We use Social Bundle. They’re local and actually post updates to FB and Twitter for you. I think we pay about $2K a year. Way less than the $28K that Dayton wasted.

  • Zebulun

    I guess we will all find out on August 10th if Dayton made the right choices. That’s when the only number that matters will be determined.

  • Greg-

    I respect your opinion on the matter.

    In the post, I didn’t cast aspersions of Harrison. Rather, I questioned whether Dayton spent his money well when he has a very lackluster social media campaign, and actually wondered out loud whether it’s not such a bad thing to abandon blogs, Twitter, etc when there is no apparent payoff.

    The point raised by Erik Hare, whether some social media consultants are “charlatans” and charge exhorbitant rates, well, I didn’t really raise that point in the post. In the early days of social media I did not feel warmly toward this new profession, but now that I run social media efforts for MPR News, I see up close that organizations need help in learning best practices, devising and implementing strategies, etc. I’m still somewhat sympathetic to me earlier feelings that social media is not that difficult — post good stuff, interact with your audience, throw a body or two at it — and that it can be done in-house rather than finding outside experts. But again, in this post, I didn’t really talk about that.

    It would have helped if Harrison or Dayton’s campaign had been willing to share some details about the nature of the relationship, but they were not. I understand their hesitancy.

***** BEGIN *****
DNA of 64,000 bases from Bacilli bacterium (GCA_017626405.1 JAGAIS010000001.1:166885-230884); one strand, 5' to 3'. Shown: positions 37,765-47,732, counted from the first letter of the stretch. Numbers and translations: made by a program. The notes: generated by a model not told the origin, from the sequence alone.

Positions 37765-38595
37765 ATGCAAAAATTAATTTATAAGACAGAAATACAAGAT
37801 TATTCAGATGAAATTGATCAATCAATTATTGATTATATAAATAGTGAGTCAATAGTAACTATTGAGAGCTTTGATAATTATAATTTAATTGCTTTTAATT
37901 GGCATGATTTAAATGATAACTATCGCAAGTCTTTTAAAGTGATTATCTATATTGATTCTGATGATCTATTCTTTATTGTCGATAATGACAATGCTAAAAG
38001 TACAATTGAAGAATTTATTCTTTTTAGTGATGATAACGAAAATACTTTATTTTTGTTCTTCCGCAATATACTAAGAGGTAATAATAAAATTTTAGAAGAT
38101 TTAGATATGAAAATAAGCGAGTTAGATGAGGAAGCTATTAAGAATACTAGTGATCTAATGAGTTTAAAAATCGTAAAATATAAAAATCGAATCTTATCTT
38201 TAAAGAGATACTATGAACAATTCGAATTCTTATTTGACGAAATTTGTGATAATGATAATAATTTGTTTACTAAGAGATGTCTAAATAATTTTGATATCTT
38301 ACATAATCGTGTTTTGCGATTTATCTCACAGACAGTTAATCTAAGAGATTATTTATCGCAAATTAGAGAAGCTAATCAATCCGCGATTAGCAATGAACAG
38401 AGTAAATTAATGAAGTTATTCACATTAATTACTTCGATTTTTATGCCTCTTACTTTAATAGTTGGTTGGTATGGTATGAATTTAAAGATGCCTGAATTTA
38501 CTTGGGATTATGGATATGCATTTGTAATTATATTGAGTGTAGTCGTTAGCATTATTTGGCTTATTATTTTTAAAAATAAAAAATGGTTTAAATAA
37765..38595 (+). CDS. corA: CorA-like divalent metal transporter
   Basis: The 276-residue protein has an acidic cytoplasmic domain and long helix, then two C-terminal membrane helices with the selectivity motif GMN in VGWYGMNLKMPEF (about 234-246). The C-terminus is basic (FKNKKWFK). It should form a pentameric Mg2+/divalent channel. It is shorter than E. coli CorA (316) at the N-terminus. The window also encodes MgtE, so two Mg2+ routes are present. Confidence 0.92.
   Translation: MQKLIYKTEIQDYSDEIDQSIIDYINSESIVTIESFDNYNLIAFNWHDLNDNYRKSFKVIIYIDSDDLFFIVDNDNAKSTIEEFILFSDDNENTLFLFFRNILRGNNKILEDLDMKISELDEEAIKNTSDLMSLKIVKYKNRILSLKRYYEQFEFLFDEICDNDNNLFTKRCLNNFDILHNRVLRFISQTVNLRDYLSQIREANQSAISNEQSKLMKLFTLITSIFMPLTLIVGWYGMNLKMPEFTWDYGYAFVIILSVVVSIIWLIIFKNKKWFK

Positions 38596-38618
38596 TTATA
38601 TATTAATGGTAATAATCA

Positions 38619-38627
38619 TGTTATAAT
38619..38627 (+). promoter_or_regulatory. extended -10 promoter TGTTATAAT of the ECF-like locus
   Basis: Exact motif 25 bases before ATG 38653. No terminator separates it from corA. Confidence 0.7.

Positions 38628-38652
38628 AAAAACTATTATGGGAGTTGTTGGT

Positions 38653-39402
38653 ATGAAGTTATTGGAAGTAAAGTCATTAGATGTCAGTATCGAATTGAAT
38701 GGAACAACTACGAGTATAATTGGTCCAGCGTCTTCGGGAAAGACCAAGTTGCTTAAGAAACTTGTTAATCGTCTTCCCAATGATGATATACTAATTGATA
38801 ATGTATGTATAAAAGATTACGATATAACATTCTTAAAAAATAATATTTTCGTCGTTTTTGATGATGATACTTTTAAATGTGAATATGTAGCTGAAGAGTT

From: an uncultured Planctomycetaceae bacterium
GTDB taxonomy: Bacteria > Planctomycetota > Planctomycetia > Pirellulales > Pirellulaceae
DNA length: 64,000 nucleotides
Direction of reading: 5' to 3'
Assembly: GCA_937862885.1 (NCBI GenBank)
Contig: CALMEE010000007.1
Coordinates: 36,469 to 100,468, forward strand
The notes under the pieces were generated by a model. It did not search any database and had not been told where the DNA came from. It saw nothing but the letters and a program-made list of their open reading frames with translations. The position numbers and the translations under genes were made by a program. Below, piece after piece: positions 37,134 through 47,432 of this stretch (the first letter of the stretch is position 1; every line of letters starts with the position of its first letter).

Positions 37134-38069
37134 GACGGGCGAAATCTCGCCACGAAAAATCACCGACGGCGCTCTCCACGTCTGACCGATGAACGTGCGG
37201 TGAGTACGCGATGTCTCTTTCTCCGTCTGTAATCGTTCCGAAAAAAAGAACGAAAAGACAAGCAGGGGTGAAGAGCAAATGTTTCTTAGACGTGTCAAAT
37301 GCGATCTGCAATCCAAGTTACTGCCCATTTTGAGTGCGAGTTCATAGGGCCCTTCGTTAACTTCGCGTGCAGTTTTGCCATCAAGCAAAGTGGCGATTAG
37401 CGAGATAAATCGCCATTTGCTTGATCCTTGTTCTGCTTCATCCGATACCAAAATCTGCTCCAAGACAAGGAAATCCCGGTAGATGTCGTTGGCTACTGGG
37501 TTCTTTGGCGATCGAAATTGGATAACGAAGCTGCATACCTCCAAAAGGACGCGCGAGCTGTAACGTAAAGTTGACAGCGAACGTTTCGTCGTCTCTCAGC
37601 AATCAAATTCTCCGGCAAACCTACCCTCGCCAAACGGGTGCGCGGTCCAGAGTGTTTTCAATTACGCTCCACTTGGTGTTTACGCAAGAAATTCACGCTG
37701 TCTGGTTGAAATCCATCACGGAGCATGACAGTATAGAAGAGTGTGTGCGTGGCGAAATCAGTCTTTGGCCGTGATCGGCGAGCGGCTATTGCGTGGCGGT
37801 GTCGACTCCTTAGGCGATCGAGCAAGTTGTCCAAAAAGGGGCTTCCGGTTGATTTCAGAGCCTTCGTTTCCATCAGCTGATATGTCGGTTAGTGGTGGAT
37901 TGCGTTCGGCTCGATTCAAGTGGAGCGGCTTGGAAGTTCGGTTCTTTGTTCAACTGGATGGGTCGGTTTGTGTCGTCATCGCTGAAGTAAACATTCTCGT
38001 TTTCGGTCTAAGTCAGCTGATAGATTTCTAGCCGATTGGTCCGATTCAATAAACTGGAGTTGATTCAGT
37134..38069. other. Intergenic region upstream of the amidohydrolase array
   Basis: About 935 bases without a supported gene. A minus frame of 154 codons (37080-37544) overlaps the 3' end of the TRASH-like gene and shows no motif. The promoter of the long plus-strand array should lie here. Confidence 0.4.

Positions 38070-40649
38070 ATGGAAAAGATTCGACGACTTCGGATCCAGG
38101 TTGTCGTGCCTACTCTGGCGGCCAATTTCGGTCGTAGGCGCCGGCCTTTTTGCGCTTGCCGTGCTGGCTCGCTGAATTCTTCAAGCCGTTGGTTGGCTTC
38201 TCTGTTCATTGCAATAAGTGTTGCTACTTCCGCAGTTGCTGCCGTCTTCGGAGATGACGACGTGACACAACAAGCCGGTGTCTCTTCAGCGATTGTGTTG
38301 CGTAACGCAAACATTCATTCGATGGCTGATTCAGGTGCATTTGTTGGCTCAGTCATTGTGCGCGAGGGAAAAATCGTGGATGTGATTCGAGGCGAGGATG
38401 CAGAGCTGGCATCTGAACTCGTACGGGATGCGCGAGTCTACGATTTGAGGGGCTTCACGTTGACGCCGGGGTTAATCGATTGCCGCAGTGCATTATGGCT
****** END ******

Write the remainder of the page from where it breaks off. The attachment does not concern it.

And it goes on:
Thanks for the dialogue…

    -Jon Gordon

  • Claire

    Nicole Harrison used to work on Dayton’s campaign and is accomplished in her field.

    I find Twitter no more useful than a 10-second soundbite. Would rather candidates not use them and depend on more substantial communications.

  • Chris

    When the Dayton campaign gets a presence on urbandictionary making up nasty definitions of opponents, then I’ll be impressed.

  • Kelly O’Brien

    If the Dayton campaign wants to see how a great social media effort looks, all they need to do is look at Margaret Anderson Kelliher’s operation. It has Flickr and YouTube content, very active Facebook posting, and a network of Twitterers tweeting and retweeting the MAK news of the day. There is something for everyone there.

  • So what! Honestly, I don’t care about a candidate’s tweets or how many photos they have posted. It might look nice, but actions speak louder than Flickr photos and tweets.

    Even better than listening to debates, reading trusted news sources and trusted blogs is actually meeting the candidates and talking to them. There is a need for technological savvy in today’s world, but it has come at the unfortunate expense of personal contact.

    Watch for news of debates and attend them yourself if you can. A lot of people attend the State Fair and don’t bother looking for candidate booths. Attend events in your area that feature candidate appearances. Ask them about their experience. Ask them what their plans are. Tell them what concerns you.

    If you’re unable to get out, then seek out other trusted sources. Twitter hasn’t made everything else obsolete (and let’s hope they never do). The character limit might work for sound bites and talking points, but smart voters need real answers – not 140-letter messages and emoticons.